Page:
nep-big New Economics Papers
on Big Data
Issue of 2022‒04‒18
23 papers chosen by
Tom Coupé
University of Canterbury

  1. The Value of Artificial Intelligence for Healthcare Decision Making: Lessons Learned By Danielle Whicher; Thomas Rapp
  2. Machine Learning for Stock Prediction Based on Fundamental Analysis By Yuxuan Huang; Luiz Fernando Capretz; Danny Ho
  3. Nonsmooth Implicit Differentiation for Machine Learning and Optimization By Bolte, Jérôme; Le, Tam; Pauwels, Edouard; Silveti-Falls, Antonio
  4. Nonsmooth Implicit Differentiation for Machine Learning and Optimization By Bolte, Jérôme; Le, Tam; Pauwels, Edouard; Silveti-Falls, Antonio
  5. Closure operators: Complexity and applications to classification and decision-making By Hamed Hamze Bajgiran; Federico Echenique
  6. Towards accountability in machine learning applications: A system-testing approach By Wan, Wayne Xinwei; Lindenthal, Thies
  7. Using Past Violence and Current News to Predict Changes in Violence By Mueller, H.; Rauh, C.
  8. Data-intensive innovation and the State: evidence from AI firms in China By Beraja, Martin; Yang, David Y.; Yuchtman, Noam
  9. Examining spatial disparities in electric vehicle charging station placements using machine learning By Roy, Avipsa; Law, Mankin
  10. Time Dependency, Data Flow, and Competitive Advantage By Ehsan Valavi; Joel Hestness; Marco Iansiti; Newsha Ardalani; Feng Zhu; Karim R. Lakhani
  11. Artificial intelligence and firm-level productivity By Czarnitzki, Dirk; Fernández, Gastón P.; Rammer, Christian
  12. Inspection-L: Practical GNN-Based Money Laundering Detection System for Bitcoin By Wai Weng Lo; Siamak Layeghy; Marius Portmann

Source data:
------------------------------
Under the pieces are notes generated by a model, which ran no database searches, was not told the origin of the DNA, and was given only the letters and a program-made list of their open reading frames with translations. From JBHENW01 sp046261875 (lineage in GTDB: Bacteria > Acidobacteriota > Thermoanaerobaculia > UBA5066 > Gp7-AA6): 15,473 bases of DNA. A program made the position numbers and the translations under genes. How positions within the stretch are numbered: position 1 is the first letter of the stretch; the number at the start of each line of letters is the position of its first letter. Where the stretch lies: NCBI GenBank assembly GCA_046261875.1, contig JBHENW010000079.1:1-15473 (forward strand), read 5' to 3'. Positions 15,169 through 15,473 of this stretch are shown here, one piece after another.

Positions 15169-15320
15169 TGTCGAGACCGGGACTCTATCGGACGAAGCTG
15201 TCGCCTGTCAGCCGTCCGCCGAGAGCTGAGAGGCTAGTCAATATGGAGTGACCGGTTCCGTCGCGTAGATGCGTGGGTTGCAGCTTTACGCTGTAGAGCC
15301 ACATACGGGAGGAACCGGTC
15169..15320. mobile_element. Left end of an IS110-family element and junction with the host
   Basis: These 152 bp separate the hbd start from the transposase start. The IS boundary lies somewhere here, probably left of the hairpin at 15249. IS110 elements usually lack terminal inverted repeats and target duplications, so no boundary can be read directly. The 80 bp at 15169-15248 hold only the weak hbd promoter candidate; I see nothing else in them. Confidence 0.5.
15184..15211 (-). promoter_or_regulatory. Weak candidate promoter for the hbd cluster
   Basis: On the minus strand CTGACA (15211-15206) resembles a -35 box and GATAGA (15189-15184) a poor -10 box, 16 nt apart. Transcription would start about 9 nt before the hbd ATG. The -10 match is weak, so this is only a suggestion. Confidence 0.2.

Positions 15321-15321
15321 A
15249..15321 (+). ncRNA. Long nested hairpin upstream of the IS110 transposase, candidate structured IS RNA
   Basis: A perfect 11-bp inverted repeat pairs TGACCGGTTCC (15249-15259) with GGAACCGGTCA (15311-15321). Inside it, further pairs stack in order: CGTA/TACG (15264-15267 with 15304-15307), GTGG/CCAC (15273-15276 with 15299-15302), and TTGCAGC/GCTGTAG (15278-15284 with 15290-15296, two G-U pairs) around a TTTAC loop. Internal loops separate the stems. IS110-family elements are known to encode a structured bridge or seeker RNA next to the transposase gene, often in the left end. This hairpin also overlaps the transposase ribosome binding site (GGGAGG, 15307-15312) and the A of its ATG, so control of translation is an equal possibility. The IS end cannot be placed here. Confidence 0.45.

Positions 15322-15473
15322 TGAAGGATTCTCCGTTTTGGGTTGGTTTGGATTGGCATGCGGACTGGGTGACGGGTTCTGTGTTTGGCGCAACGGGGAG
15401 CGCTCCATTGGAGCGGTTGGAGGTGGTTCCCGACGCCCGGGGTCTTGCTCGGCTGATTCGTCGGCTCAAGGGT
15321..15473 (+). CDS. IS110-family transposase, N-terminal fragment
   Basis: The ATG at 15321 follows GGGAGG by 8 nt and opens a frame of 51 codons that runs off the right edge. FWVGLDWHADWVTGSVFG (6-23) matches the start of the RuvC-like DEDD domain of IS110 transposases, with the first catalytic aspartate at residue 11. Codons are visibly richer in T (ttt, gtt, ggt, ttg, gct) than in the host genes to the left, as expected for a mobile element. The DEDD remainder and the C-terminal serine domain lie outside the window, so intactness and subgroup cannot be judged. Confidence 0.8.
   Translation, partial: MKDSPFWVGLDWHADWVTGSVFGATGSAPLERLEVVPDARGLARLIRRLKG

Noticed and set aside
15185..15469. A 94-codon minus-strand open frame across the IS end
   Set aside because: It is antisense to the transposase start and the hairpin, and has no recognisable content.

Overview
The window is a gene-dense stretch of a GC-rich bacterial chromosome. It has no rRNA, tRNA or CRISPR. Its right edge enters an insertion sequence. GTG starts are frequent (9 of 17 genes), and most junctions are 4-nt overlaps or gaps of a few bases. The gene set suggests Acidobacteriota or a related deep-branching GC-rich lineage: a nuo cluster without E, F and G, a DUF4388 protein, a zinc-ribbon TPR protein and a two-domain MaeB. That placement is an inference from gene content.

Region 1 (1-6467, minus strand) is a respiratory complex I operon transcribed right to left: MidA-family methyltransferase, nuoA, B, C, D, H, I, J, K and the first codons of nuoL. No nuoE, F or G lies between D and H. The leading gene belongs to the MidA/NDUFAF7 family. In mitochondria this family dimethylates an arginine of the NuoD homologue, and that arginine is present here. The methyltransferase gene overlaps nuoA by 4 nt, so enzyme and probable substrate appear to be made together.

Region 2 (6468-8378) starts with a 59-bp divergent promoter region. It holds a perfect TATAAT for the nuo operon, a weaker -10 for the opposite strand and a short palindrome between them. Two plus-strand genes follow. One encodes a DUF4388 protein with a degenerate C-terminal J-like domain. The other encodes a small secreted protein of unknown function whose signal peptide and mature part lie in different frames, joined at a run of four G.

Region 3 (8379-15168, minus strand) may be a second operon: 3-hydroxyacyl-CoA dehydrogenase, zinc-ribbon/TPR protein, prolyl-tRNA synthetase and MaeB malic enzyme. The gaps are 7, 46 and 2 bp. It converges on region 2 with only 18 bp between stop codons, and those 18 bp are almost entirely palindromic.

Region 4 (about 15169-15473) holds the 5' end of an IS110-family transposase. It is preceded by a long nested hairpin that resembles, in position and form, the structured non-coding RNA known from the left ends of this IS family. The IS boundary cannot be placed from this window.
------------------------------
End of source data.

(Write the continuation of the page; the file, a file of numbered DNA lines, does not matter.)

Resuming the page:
13. GAM(L)A: An econometric model for interpretable Machine Learning By Emmanuel Flachaire; Gilles Hacheme; Sullivan Hu\'e; S\'ebastien Laurent
  14. Expanding the Measurement of Culture with a Sample of Two Billion Humans By Obradovich, Nick; Özak, Ömer; Martín, Ignacio; Ortuño-Ortín, Ignacio; Awad, Edmond; Cebrián, Manuel; Cuevas, Rubén; Desmet, Klaus; Rahwan, Iyad; Cuevas, Ángel
  15. Academic Offer of Advanced Digital Skills in 2020-21. International Comparison. Focus on Artificial Intelligence, High Performance Computing, Cybersecurity and Data Science By Riccardo Righi; Montserrat Lopez-Cobo; Michail Papazoglou; Sofia Samoili; Melisande Cardona; Miguel Vazquez-Prada Baillet; Giuditta De-Prato
  16. Narrative Fragmentation and the Business Cycle By Bertsch, Christoph; Hull, Isaiah; Zhang, Xin
  17. Making use of supercomputers in financial machine learning. By Philippe Cotte; Pierre Lagier; Vincent Margot; Christophe Geissler
  18. Performance of long short-term memory artificial neural networks in nowcasting during the COVID-19 crisis By Daniel Hopp
  19. Collusion and Artificial Intelligence: A Computational Experiment with Sequential Pricing Algorithms under Stochastic Costs By Gonzalo Ballestero
  20. Calibration alternatives to logistic regression and their potential for transferring the dispersion of discriminatory power into uncertainties of probabilities of default By Wosnitza, Jan Henrik
  21. Greenwashing in the US metal industry? A novel approach combining SO2 concentrations from satellite data, a plant-level firm database and web text mining By Schmidt, Sebastian; Kinne, Jan; Lautenbach, Sven; Blaschke, Thomas; Lenz, David; Resch, Bernd
  22. Paying Students to Stay in School By Andrew McKendrick
  23. A Dataset of Geolocated Villages and Gram Panchayat Election Candidates in Uttar Pradesh By Srivastava, Aryan; Kalra, Aarushi; Tiwari, Saket

  1. By: Danielle Whicher; Thomas Rapp
    Abstract: Interest and investment in the development of tools or methods that rely on artificial intelligence (AI) algorithms to improve health or healthcare are increasing.
    Keywords: Artificial Intelligence , Healthcare, Health improvement
  2. By: Yuxuan Huang; Luiz Fernando Capretz; Danny Ho